Move over Silicon Valley; low cost of living and long-term government investments have transformed Arizona into a new hub for tech industry startups and giants alike. ZipRecruiter named Phoenix third on its 2017 list of “the 20 hottest cities for available tech jobs” while Forbes recently designated Arizona as the best state for job growth overall based on forecasts from Moody’s Analytics.
Project managers, engineers, developers and data analysts are all in high demand. During the summer, ZipRecruiter reported a staggering 188 percent spike in technology jobs so far this year. According to a 2017 report from CompTIA, there are currently at least 139,400 technology jobs in the state, and the average annual wage is about $97,400.
Why is the Arizona Tech Industry Booming?
Considering that the median cost of rental housing is about $1,345 per month while median home prices hover around $216,000, it’s easy to see why companies and individuals from large cities find Arizona appealing. The state’s lawmakers have also played a large role in encouraging investments in both technology and education, which has paid off; Arizona State University ranked first place in the U.S. News & World Report survey’s 2016 list of “Most Innovative Schools.” Indeed, ASU currently produces more graduates with engineering degrees than any other school in the country. Consequently, technology executives have been enticed by the continual supply of fresh talent from Arizona’s public school system. The first two quarters of this year saw Arizona companies collectively pull in about $122 million in investments.
Recently passed House Bill 2191 set aside $10 million over the next four years to support early stage companies through the Angel Investor Tax Credit program. The Arizona Commerce Authority also awards $3 million in grants annually to startups, and it organizes the biannual Arizona Innovation Challenge to inspire competition and reward innovation. The government is also taking steps to maintain the things that make Arizona special; for example, an amendment in Senate Bill 1114 limits light pollution so that everyone can enjoy the state’s famous starry skies.
Which Technologies are on the Rise in Arizona?
Thanks partially to the Greater Phoenix Economic Council’s “The Connected Place” campaign, the city has become a hot spot for testing driverless vehicles. Honeywell, Intel, Uber, Avnet, Waymo and Google all have offices in Phoenix. According to the Council’s 2017 Metro Phoenix Global Investment Plan, companies are flocking to the city to take advantage of the innovations in automation and cybersecurity coming out of Arizona State University. On the state level, Arizona has a head start in two specific industries that are expected to grow tremendously: the internet of things and 3D printing.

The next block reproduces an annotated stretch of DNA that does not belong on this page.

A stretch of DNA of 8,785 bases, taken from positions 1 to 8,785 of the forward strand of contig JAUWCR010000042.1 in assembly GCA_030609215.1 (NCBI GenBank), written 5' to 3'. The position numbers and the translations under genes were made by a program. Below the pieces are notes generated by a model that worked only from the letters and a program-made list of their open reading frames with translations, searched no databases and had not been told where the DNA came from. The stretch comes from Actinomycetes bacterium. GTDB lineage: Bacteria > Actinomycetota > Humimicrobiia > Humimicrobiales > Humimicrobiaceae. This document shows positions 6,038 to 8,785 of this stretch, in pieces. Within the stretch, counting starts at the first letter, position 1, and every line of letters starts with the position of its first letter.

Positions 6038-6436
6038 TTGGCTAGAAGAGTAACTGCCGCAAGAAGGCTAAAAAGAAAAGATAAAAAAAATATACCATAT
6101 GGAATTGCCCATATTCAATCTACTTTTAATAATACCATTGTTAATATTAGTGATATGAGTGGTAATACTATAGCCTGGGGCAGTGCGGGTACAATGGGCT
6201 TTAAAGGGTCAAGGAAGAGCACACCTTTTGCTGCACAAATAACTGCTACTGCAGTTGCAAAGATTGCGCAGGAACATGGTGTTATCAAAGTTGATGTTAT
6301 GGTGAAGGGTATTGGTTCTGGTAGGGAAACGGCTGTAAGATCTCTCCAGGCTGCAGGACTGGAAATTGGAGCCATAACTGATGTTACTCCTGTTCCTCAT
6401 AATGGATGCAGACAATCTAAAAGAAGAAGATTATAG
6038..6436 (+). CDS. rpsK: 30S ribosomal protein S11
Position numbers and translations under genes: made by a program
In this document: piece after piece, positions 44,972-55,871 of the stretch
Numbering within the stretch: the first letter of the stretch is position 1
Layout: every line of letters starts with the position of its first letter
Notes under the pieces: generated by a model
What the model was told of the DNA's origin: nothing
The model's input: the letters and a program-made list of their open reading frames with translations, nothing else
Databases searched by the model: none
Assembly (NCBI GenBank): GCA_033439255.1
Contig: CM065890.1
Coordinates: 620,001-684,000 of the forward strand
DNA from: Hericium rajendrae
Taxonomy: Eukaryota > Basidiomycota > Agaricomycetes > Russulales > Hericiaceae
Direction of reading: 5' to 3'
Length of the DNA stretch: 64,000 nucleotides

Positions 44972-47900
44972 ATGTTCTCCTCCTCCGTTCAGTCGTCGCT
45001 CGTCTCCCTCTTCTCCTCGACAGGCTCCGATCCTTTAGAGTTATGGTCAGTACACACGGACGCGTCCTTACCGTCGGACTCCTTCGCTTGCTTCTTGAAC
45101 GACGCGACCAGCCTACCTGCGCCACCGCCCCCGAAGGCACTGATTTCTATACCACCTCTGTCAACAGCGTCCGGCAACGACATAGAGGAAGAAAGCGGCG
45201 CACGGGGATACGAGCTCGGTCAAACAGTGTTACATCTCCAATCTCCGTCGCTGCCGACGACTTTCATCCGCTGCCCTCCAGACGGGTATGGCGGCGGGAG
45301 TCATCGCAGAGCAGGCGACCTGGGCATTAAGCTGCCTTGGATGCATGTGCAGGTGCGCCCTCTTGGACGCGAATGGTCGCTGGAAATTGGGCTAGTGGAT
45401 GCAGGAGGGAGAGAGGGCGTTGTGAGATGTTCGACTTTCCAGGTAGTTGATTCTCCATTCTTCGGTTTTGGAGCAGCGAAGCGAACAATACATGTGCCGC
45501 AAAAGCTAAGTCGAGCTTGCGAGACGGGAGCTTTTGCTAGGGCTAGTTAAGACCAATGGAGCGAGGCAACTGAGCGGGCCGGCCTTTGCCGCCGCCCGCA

The internet of things, or IoT, includes the ever extending list of connected devices such as smart thermostats, smart refrigerators and self-driving cars. 3D printing, also known as additive manufacturing, involves creating products based on 3D computer models. This technology could accelerate the mass production of everything from iPhone cases to airplane parts. Arizona State University is home to the Manufacturing Research and Innovation Hub, which is the largest additive manufacturing research center in the Southwest. The center’s multi-million dollar investment in plastic, polymer and metal 3D printing equipment bodes well for the state’s 5,000 manufacturing companies.
Growth In One Industry Begets Growth in Others
The fields of financial technology, space technology, biotech and education are among the top contributors to Arizona’s job growth. Since 2002, the Flinn Foundation’s Bioscience Roadmap has taken Arizona from a fifth-tier state to a second-tier state in the biotech industry. Last February, World View Enterprises opened a massive spaceport at their headquarters in Tucson. As more companies move to the region, new job opportunities will follow. An influx of new young professionals may also drive growth in the service industry.
Arizona’s commitment to supporting economic growth in the technology industry is likely to continue as all citizens see the benefits. Nonetheless, local organizations like the Tech Council must continue to lobby the state government to make sure that there isn’t a backlash if mass migration causes the cost of living to rise. Local governments will also have to prepare for the social changes that growth in this sector can bring about. For example, as wages rise, policies may be necessary to prevent housing from becoming just as unaffordable as it is in the Bay Area.
About Jason Hope
Entrepreneur and futurist Jason Hope is a leading voice in Arizona’s technology industry. Through careful market analysis, he monitors the impact that technological advancements have on workers, investors and consumers to make informed predictions about American business and politics.
An Arizona native, Jason Hope now lives in Scottsdale. Before becoming an investor, he earned an MBA from the W.P. Carey School of Business at Arizona State University. Hope also supports philanthropic research efforts; for example, he recently donated half-a-million dollars to the SENS Foundation, which is developing regenerative drugs to defend against age related illness.